This Day in World History
March 25, 1821
Greeks Launch Revolt against Turkish Rule
Chafing from four centuries of rule by the Ottoman Empire and taking advantage of the Ottoman army’s need to suppress a rebellious local official, the Greek organization Filike Etaireia ( “Friendly Brotherhood”) launched revolts across Greece on March 25, 1821. While it took years for the Greeks to win independence, the day the revolt began is still celebrated as Greek Independence Day.
While a rebel Greek army under Alexandros Ipsilantis met an early defeat, other Greek efforts succeeded. By late 1821, the Greeks controlled the Peloponnesian peninsula, and in January of the next year a coalition of rebels formally declared independence. More territory was taken from Ottoman hands in 1822.
Soon, however, infighting among different factions plagued the Greek effort, though the struggle attracted liberals across Europe—including the British noble and poet George Gordon, Lord Byron—who flocked to the Greek cause. By the middle 1820s, the Ottomans had regained control of parts of Greece, and the independence movement was reeling.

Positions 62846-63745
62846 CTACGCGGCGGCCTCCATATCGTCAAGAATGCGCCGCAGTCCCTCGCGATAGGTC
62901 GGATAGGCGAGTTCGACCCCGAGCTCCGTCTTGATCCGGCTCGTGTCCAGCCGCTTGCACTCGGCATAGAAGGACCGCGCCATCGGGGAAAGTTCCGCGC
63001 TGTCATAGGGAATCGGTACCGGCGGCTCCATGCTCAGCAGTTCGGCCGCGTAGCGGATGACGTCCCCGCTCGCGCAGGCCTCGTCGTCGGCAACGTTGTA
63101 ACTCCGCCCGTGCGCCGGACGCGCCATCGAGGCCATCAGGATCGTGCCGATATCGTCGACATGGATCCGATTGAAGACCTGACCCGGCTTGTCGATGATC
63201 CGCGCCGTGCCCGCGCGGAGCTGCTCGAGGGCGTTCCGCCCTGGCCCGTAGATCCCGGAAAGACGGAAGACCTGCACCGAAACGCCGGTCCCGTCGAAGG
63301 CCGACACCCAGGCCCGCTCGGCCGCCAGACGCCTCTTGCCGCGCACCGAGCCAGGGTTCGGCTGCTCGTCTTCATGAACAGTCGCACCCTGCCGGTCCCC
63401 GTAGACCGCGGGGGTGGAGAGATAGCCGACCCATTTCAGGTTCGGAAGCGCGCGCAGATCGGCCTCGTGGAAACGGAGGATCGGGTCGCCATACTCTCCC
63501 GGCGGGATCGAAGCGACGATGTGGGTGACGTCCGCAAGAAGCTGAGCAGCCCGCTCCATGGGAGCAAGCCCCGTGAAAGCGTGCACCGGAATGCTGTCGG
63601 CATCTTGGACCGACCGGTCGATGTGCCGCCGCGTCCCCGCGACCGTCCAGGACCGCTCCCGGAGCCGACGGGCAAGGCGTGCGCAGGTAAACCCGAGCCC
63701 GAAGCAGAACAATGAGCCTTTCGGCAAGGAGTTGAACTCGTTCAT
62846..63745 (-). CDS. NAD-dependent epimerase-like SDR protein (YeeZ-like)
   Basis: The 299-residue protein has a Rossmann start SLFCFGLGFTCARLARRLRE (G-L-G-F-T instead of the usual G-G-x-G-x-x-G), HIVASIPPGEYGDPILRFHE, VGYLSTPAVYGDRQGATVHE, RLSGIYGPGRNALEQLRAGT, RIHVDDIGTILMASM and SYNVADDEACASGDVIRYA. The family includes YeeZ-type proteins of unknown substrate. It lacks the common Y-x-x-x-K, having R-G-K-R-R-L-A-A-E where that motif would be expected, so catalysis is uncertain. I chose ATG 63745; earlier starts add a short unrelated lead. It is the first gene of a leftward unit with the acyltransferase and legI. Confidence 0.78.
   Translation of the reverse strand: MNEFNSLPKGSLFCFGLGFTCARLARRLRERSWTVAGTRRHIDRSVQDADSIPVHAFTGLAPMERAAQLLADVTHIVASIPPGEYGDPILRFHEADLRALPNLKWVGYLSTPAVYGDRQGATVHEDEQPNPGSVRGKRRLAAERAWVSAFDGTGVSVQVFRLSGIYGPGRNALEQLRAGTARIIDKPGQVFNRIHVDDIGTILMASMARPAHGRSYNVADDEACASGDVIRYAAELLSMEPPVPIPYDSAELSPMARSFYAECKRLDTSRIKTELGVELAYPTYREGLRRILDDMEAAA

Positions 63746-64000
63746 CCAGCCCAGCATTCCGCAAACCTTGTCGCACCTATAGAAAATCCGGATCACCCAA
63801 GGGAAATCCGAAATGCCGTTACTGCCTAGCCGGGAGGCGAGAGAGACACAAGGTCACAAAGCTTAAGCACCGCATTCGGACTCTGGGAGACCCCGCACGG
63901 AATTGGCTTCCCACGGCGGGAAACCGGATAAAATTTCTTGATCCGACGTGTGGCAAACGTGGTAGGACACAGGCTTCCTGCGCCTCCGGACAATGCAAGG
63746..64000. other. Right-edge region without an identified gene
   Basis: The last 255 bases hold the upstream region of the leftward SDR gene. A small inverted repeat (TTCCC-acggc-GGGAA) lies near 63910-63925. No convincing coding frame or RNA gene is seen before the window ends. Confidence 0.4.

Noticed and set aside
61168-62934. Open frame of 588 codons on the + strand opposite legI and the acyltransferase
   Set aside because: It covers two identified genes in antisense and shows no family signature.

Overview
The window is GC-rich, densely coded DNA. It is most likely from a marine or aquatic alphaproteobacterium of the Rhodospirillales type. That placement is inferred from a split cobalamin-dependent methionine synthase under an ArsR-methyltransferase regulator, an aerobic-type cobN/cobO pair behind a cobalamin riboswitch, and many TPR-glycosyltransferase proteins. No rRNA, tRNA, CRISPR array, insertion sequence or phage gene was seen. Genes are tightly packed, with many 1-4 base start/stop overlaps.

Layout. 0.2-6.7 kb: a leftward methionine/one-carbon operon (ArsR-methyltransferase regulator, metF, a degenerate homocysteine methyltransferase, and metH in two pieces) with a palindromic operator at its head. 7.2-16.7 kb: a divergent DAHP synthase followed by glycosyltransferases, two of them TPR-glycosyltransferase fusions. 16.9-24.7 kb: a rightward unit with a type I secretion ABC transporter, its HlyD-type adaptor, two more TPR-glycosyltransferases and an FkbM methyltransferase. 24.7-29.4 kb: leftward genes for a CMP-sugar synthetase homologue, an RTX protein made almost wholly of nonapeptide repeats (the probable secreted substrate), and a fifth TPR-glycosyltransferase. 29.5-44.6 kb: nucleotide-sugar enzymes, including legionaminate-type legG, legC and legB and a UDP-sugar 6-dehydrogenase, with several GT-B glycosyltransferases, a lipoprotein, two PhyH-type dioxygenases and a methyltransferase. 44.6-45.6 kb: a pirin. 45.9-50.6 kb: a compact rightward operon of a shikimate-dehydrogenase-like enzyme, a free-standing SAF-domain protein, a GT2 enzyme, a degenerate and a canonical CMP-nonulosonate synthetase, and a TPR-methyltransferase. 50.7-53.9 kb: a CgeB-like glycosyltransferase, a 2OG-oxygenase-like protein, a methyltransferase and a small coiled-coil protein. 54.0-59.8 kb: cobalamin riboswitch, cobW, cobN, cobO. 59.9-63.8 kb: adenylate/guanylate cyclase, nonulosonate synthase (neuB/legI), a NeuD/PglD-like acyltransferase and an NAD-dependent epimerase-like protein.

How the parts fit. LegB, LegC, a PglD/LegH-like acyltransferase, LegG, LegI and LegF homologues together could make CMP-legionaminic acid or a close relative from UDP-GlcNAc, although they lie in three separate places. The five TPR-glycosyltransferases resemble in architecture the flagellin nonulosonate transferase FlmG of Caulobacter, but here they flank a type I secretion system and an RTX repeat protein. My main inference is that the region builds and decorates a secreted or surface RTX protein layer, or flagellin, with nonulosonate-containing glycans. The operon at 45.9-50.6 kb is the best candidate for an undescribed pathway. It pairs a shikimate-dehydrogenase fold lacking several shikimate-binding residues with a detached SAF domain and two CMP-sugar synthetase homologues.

In 1826, however, Britain, France, and Russia inserted themselves into the conflict, seeking to restore stability. Their combined fleets defeated an Ottoman and Egyptian force at the battle of Navarino in 1827. The battle was a major victory, though fighting continued until 1832. That year the Ottomans signed a treaty recognizing Greek independence.
Independence was tarnished for some Greeks by the terms of the treaty. The European imposed a constitutional monarchy, placed the German prince Otto of Bavaria on the throne, and insisted on maintaining a protectorate over the new Greek state. Nevertheless, a new Greek state had come into being.